If you’re familiar with Robert Wise’s adaptation of The Haunting from 1963, then you know his approach was built on a foundation of suspense first and terror later – without ever falling back on a single visual effect. Spooky offscreen noises, ominous pounding on oaken double-doors, and the creepy insinuation that the other living occupants of the house weren’t to be trusted – these are what made The Haunting so frightening. It’s tempting to dismiss this no-frills approach to genre filmmaking in the modern era, considering all the horror flicks that have since come down the path that relied heavily on visual imagery – The Exorcist, Suspiria, right up to the modern era with The Conjuring (also starring Lili Taylor) or Hereditary – but 1999’s The Haunting never had enough faith in itself to rein in some of the stupid CGI in lieu of the fantastic production design of the house itself and the character dynamics that still (somewhat) contained enough ambiguously sinister behavior that suggested not everyone had Nell’s best interests at heart.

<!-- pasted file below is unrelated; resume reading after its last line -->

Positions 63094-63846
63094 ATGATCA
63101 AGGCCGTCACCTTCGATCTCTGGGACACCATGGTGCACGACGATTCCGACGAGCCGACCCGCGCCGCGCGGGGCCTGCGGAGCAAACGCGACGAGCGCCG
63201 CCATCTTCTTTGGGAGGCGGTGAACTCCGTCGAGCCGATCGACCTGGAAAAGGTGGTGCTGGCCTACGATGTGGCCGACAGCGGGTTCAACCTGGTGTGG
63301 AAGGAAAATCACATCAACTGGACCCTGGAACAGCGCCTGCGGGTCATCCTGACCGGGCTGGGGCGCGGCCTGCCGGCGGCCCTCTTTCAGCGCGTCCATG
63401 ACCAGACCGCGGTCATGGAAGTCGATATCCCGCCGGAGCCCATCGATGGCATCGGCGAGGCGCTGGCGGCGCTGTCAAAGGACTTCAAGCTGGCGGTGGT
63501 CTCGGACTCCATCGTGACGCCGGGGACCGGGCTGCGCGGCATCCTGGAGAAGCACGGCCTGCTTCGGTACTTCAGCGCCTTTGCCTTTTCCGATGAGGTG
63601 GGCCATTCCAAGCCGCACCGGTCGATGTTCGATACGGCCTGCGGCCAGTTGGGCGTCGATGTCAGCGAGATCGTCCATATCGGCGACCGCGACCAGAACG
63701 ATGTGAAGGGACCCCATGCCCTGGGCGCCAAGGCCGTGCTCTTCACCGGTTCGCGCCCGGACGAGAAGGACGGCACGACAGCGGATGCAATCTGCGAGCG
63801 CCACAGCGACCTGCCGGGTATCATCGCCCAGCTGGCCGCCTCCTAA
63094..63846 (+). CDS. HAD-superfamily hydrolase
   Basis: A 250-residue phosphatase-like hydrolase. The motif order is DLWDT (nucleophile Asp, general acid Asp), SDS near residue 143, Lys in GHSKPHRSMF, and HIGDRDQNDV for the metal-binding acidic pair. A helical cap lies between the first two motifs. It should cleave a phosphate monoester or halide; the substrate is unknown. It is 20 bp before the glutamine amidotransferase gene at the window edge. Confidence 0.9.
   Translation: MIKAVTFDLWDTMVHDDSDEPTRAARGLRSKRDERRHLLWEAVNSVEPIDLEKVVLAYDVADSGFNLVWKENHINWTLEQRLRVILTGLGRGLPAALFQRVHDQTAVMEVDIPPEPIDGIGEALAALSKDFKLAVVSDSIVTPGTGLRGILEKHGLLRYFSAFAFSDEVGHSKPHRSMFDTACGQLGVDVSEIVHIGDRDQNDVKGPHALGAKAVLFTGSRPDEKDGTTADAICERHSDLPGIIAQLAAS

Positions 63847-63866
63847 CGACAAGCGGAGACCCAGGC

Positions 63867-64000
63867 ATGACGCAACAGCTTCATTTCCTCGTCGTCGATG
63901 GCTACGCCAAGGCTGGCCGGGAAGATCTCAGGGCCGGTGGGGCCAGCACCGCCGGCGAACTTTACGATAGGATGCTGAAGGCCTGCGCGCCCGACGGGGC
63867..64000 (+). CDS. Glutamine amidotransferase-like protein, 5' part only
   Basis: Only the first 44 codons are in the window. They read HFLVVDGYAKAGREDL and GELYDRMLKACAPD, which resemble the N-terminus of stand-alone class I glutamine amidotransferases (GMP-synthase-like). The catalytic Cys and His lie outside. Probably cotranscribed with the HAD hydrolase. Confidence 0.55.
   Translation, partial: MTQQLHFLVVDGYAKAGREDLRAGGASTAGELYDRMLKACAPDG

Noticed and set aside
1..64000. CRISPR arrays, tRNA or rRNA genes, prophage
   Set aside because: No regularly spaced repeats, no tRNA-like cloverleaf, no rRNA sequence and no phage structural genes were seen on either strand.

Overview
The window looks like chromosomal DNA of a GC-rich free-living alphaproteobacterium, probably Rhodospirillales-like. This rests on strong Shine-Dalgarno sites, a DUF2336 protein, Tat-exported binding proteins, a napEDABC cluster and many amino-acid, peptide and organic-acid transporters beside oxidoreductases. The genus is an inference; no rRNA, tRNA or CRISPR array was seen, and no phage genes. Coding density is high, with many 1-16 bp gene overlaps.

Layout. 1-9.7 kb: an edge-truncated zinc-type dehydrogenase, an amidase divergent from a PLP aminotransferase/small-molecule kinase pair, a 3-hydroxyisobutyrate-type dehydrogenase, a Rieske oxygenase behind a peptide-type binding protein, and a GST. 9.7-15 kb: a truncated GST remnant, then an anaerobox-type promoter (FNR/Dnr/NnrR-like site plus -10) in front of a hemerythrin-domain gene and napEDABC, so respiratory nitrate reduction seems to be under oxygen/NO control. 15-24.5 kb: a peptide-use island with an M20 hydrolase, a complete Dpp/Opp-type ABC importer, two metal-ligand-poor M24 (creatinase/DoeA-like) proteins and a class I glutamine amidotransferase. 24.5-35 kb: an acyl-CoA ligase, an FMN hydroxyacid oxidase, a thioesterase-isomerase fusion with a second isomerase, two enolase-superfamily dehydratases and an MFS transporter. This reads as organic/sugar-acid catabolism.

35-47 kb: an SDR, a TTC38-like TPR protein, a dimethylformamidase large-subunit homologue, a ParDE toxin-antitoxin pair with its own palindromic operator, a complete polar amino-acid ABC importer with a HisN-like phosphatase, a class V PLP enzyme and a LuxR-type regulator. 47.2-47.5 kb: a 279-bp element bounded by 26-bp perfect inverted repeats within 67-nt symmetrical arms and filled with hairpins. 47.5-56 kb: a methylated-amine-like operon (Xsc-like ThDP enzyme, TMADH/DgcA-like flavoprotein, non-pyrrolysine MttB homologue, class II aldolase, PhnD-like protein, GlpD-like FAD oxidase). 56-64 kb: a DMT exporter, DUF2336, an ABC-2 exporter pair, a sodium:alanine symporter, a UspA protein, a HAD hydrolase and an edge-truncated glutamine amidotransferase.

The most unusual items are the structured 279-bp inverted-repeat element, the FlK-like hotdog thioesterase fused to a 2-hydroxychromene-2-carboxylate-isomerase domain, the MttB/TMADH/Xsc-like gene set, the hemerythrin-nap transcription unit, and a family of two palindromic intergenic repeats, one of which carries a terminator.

Ultimately, it’s for these reasons that The Haunting fails to leave any kind of lasting impression: the distillation of the characters as presented in the novel, and the overreliance on (poor) CGI instead of trying to establish a mood and tone, are enough to keep The Haunting from being, at the very least, a sturdy addition to the haunted house sub-genre. For the most part, screenwriter David Self (Road To Perdition) preserves the novel’s character archetypes with commendable loyalty: Lili Taylor’s Nell is an outcast, ostracized and belittled by her sister (Virginia Madsen) and brother-in-law, and desperate to forge her own path in the world. Liam Neeson’s Dr. Marrow seems well meaning and genuinely motivated by good doctorly intentions, even if his “sleep study” is a manipulation that eventually leads to a situation he can’t control. Catherine Zeta-Jones maintains Theodora’s passive aggressive flirtations and socialite-like flamboyance, although her open bisexuality, which had been left purposely ambiguous in Jackson’s story (a surprising addition for the 1950s) is just as broad and obvious as the rest of her character. Lastly, there’s Owen Wilson, ably playing Luke the California mimbo, exorcised of his implied substance addict canon and his ties to the owners of Hill House that would’ve threatened to make him an interesting character. (I still remember our theater’s audience laughing every time Owen Wilson was on screen, even when he wasn’t vying for comedy relief.) Ironically, in concept, everyone is perfectly cast to capture their characters as presented in the novel: Neeson is esteemed and trustworthy, Zeta-Jones is airy and free-spirited, Wilson is fun-loving and free of responsibility, and Taylor is lost, lonely, and wanting nothing but to be accepted. The groundwork is there, but for whatever reason, the film can’t seem to lure the performers’ take on the characters across the finish line. The ensemble’s performances are fairly mundane with most of the cast not going out of their way to overextend themselves for a project that, in their estimation, didn’t call for it, despite this being one of Steven Spielberg’s earliest producing credits through his brand new Dreamworks Entertainment banner. Zeta-Jones’ Theo comes off as a teenaged girl, rattling off some of the film’s most bone-headed dialogue, especially as she refers to her boots as “savage kicks,” and poor Taylor does her best during the final act when she’s forced to spew the kind of confrontational dialogue that’s directed at the house’s main threat but is actually provided solely so the audience knows what the hell is happening in the very movie they’ve been watching for the last eighty minutes. If one of cinema’s Ten Commandments was Thou shall not have characters speak aloud unto themselves for the betterment of observers’ understanding, The Haunting would be the most blasphemous of them all.